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7 Most Common Waterborne Illnesses

by Yolando B. Adams

Water is essential to our survival, but it can also make us sick. Not that we should avoid water altogether – just be careful when and where we swim and drink. Aside from exercising caution, knowing which waterborne illnesses are the most common can help us be more alert and take steps to avoid them.

 Waterborne Illnesses

There are many different types of waterborne illnesses, but some are more common than others. The seven most common waterborne illnesses are:

1. Cryptosporidium-

This parasite is found in freshwaters, such as lakes and rivers. It can cause diarrhea, vomiting, and cramps. One can get infected by swallowing contaminated water, and the symptoms usually appear within 2-10 days. If you have cryptosporidium, you should drink plenty of fluids to stay hydrated and see a doctor if the diarrhea is severe.

2. E. coli

E. coli is a bacteria that lives in the intestines of animals and humans. It can be found in contaminated water or food, and can cause diarrhea, vomiting, and cramps. One can get infected by swallowing contaminated water, and the symptoms usually appear within 2-5 days. If you have E. coli, you should drink plenty of fluids to stay hydrated and see a doctor if the diarrhea is severe.

3. Giardia

Giardia is a parasite that lives in freshwaters, such as lakes and rivers. It can cause diarrhea, vomiting, and cramps. One can get infected by swallowing contaminated water, and the symptoms usually appear within 2-5 days. If you have Giardia, you should drink plenty of fluids to stay hydrated and see a doctor if the diarrhea is severe.

4. Legionnaires’ disease

Legionnaires’ disease is a lung infection caused by bacteria. It can be found in contaminated water, such as in hot tubs, and can cause coughing, chest pain, and shortness of breath. One can get infected by breathing in contaminated water droplets, and the symptoms usually appear within 2-10 days. If you have Legionnaires’ disease, you should see a doctor immediately.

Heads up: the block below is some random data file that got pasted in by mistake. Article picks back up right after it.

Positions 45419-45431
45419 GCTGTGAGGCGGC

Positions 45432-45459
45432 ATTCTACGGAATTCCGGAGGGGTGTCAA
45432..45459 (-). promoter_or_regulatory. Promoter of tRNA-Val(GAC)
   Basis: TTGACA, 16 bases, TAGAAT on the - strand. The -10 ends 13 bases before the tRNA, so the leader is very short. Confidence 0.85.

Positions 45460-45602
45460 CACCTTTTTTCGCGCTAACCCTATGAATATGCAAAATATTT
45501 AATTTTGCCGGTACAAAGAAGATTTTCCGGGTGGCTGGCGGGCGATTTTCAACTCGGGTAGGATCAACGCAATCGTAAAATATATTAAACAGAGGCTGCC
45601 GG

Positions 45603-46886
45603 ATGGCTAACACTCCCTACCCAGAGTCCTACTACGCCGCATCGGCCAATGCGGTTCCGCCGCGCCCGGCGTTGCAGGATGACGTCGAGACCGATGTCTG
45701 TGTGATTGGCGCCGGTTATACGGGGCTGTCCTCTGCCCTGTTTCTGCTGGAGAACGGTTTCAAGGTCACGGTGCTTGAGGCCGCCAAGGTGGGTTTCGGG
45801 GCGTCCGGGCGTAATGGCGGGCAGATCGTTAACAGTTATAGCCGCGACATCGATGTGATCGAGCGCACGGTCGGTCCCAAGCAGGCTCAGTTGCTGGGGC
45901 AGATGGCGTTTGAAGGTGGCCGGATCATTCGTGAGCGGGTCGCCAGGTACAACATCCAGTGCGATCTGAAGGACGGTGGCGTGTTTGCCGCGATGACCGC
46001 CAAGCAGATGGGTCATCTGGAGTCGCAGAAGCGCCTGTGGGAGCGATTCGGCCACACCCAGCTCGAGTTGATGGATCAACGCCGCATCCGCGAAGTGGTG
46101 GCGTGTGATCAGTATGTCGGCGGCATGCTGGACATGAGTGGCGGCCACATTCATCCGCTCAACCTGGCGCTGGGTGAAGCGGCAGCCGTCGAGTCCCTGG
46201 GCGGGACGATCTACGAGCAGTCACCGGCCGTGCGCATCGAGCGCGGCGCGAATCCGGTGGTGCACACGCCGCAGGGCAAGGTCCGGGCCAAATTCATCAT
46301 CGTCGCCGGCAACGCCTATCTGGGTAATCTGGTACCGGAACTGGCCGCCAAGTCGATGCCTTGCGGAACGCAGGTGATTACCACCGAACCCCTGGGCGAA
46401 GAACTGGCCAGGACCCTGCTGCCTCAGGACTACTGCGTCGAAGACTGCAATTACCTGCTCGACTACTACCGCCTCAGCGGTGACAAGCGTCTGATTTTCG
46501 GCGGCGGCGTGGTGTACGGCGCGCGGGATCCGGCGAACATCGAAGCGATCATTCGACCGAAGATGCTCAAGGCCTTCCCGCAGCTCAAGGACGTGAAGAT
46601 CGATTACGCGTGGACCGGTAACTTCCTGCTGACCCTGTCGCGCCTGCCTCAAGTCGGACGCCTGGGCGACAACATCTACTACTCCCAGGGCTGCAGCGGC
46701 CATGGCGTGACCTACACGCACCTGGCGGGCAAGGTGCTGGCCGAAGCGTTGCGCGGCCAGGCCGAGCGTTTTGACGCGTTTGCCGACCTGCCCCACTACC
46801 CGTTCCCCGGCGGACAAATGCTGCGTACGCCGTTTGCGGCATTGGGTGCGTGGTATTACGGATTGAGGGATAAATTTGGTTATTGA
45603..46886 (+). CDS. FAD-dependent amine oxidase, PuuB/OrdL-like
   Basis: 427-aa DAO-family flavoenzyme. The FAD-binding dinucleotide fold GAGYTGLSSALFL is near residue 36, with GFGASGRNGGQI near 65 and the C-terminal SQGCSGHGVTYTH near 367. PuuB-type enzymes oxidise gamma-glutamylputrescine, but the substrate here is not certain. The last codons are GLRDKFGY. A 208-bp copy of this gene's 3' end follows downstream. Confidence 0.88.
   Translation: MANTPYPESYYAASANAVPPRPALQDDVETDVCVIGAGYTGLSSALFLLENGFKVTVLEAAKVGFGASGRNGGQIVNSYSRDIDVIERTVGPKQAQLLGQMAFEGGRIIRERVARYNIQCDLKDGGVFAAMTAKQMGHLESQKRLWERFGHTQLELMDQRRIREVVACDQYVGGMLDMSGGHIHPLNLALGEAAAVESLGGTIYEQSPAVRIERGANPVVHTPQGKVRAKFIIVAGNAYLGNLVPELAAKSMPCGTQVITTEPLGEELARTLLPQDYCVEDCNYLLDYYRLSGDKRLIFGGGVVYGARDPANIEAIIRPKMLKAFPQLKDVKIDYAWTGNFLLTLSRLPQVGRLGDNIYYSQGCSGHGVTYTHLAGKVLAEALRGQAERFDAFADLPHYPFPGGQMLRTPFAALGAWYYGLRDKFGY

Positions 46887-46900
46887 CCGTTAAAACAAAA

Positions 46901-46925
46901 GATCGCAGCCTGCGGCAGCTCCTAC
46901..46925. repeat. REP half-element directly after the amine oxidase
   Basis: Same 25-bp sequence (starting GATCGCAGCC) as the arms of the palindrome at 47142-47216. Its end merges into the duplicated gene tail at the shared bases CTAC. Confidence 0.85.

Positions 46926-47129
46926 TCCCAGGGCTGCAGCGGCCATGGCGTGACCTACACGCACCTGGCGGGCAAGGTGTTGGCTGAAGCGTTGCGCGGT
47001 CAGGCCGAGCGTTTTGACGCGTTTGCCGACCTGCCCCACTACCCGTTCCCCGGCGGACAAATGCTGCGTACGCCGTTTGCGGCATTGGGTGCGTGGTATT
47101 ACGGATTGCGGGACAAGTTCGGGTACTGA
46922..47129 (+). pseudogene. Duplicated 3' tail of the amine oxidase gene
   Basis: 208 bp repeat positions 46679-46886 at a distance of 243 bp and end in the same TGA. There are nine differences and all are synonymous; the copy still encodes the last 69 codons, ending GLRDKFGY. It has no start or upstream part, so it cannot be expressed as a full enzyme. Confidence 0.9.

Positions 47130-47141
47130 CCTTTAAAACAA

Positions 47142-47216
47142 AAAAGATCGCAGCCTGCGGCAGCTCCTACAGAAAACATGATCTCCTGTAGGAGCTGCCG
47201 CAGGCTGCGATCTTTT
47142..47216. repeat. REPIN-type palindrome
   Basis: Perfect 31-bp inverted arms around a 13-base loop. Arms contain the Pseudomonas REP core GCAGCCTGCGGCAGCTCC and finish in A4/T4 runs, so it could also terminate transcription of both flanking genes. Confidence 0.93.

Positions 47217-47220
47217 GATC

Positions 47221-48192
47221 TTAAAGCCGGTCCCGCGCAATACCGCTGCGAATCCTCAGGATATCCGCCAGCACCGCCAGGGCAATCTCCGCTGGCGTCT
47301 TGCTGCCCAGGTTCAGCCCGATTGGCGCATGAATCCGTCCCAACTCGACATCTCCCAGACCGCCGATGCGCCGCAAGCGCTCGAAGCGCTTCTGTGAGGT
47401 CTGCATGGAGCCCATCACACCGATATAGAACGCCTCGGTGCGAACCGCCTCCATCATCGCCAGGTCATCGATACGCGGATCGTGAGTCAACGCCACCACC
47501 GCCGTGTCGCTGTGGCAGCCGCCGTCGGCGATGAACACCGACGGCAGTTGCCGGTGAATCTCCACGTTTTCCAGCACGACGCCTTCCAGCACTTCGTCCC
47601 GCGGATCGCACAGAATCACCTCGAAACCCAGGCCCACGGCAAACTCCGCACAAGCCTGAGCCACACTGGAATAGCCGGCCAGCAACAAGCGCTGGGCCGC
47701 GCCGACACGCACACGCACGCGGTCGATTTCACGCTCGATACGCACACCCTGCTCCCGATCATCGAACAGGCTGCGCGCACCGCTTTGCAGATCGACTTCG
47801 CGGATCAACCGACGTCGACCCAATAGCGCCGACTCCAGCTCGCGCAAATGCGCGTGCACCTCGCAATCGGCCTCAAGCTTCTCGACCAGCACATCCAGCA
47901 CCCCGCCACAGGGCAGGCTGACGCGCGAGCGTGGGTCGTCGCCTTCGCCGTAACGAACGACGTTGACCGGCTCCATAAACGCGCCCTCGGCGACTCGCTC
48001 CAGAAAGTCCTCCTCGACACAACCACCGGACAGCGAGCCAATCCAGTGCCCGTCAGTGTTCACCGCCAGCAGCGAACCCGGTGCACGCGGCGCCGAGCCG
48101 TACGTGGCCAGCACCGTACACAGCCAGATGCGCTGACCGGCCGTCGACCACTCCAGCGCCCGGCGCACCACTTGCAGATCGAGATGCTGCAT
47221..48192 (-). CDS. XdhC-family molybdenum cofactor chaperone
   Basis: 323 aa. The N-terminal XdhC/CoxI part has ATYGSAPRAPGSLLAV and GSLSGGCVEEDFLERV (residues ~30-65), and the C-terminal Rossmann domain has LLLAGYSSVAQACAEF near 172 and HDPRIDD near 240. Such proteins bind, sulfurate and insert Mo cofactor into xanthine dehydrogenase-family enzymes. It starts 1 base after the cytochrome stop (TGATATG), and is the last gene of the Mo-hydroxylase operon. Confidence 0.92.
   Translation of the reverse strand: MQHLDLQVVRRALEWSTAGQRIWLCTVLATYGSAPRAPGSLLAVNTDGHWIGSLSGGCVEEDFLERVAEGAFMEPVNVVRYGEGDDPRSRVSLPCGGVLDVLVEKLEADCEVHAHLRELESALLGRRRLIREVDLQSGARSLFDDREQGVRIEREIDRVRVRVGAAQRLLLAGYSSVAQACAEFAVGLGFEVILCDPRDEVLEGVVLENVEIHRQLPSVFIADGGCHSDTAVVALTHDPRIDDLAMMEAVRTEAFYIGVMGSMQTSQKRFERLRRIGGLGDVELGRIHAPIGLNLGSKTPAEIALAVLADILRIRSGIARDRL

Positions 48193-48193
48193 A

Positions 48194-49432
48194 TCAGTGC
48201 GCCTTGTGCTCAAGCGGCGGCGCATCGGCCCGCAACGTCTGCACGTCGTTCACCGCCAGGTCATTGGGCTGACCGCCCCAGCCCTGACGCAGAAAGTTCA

5. Shigellosis

Shigellosis is an intestinal infection caused by bacteria. It can be found in contaminated water or food, and can cause diarrhea, vomiting, and cramps. One can get infected by swallowing contaminated water, and the symptoms usually appear within 2-5 days. If you have shigellosis, you should drink plenty of fluids to stay hydrated and see a doctor if the diarrhea is severe.

6. Typhoid fever

Typhoid fever is a bacterial infection that can be found in contaminated water or food. It can cause fever, headache, and stomach pain. One can get infected by swallowing contaminated water, and the symptoms usually appear within 1-2 weeks. If you have typhoid fever, you should see a doctor immediately.

7. Vibrio

Vibrio is a bacteria that lives in saltwater, such as in the ocean. It can cause diarrhea, vomiting, and cramps. One can get infected by swallowing contaminated water, and the symptoms usually appear within 2-3 days. If you have Vibrio, you should drink plenty of fluids to stay hydrated and see a doctor if the diarrhea is severe.

These are the seven most common waterborne illnesses. Remember to exercise caution when swimming or drinking water, and see a doctor if you have any severe symptoms.

How to avoid waterborne illnesses

There are some simple steps you can take to avoid getting sick from contaminated water:

  1. Don’t swim in freshwaters, such as lakes and rivers, if you have open cuts or wounds.
  2. Don’t drink from freshwaters, such as lakes and rivers, unless you boiled the water or used a water filter from Utah or from wherever you are located.
  3. Don’t eat raw or undercooked food, especially shellfish. This includes food from street vendors.
  4. Wash your hands thoroughly, especially after using the toilet or changing diapers.
  5. Don’t swallow water when swimming in the ocean or other bodies of saltwater.
  6. If you have a weakened immune system, avoid swimming in public pools or hot tubs.
  7. If you are traveling to a country with a high risk of waterborne illness, consult your doctor before your trip. They may recommend vaccines or other precautions.
  8. When traveling, only drink bottled water or water that has been boiled. Avoid ice cubes, as they may be made from contaminated water.
  9. When camping or hiking, bring your own water or purify water from natural sources before drinking it.
  10. In general, use caution when swimming or drinking water, especially if you have a weakened immune system. See a doctor if you have any severe symptoms.

These are some simple steps you can take to avoid getting sick from contaminated water. Remember to exercise caution and use common sense to protect yourself and your family.

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